Islamist fighters opposed to Sharif launched the latest onslaught on May 7, vowing to topple his Western-backed government.
    More than 200 people have been killed and some 62,000 Mogadishu residents have fled the clashes in the past 20 days. Sharif has been holed up in his presidential compound under the protection of AU peacekeepers.
    Islamists insurgents on Wednesday warned that prolonging the African Union peacekeeping mission in Somalia would only worsen the crisis, a day after the UN decided on extending its tenure.
    “We clearly say that extending the mandate of the foreign forces means extending violence and hostility in the Muslim country of Somalia,” said Sheikh Ali Mohamoud, a spokesman for Shebab Islamists.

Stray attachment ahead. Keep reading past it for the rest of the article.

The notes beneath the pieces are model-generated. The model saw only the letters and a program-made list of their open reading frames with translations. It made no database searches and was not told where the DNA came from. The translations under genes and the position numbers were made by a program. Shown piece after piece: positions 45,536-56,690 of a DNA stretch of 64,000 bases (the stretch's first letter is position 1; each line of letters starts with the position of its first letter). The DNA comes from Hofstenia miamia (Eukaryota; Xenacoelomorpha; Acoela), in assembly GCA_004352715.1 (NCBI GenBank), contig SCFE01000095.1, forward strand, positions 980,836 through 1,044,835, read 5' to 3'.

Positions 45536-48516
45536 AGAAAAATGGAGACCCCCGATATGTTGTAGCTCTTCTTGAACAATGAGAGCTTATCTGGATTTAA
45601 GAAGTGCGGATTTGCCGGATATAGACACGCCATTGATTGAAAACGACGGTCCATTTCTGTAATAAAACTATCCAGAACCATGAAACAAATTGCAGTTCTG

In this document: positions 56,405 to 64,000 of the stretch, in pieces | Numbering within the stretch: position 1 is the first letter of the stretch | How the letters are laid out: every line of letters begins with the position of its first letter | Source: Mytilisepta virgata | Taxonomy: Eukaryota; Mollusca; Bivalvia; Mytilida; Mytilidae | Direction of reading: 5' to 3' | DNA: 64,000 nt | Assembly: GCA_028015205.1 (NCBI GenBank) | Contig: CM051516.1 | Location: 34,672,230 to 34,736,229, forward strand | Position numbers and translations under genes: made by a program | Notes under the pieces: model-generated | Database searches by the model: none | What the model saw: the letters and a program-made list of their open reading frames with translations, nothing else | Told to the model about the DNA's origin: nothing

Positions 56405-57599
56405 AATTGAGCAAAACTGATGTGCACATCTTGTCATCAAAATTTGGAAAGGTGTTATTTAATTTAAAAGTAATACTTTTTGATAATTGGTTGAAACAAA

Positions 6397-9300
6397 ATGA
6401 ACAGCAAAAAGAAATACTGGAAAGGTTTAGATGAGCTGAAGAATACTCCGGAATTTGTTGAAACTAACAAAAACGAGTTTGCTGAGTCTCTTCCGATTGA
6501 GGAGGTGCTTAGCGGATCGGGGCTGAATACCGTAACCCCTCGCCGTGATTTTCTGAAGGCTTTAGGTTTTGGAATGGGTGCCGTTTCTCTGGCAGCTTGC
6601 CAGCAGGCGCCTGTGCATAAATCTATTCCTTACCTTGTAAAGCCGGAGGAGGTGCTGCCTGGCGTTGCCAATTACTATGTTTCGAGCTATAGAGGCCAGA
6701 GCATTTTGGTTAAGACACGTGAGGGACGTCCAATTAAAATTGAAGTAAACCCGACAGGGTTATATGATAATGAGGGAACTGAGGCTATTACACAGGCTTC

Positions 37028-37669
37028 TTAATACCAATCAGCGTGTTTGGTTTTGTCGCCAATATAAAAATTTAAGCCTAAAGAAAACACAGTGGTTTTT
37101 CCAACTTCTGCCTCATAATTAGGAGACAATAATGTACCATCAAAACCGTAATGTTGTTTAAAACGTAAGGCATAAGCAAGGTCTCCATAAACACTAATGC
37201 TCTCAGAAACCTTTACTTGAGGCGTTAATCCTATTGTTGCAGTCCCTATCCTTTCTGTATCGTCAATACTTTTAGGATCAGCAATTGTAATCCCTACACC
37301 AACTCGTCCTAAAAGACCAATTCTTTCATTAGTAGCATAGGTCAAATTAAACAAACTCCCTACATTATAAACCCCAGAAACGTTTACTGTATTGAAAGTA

“To those deployed in Somalia, you are the ones that are trapped and dying here every day, but not those taking wines in New York. We warn you not to be here for the Mujahedeen fire.”
    The AU mission, deployed in March 2007, counts more than 4,300 Ugandan and Burundian soldiers and is charged with protecting strategic sites in the capital such as the presidency, the port and the airport.
    But it is not allowed to fight alongside government forces and is authorised to retaliate only in the case of a direct attack.
    Sharif’s government, which has been confined to parts of the capital, took up power in January after a UN-sponsored reconciliation process.
    The Shebab, a homegrown radical group whose leaders are suspected of links to Al-Qaeda, and the Hezb al-Islamiya armed group loyal to hardline opposition leader Sheikh Hassan Dahir Aweys have been battling the government.
    A country of around 10 million, Somalia has had no effective central authority since former president Mohamed Siad Barre was ousted in 1991, setting off a bloody cycle of clashes.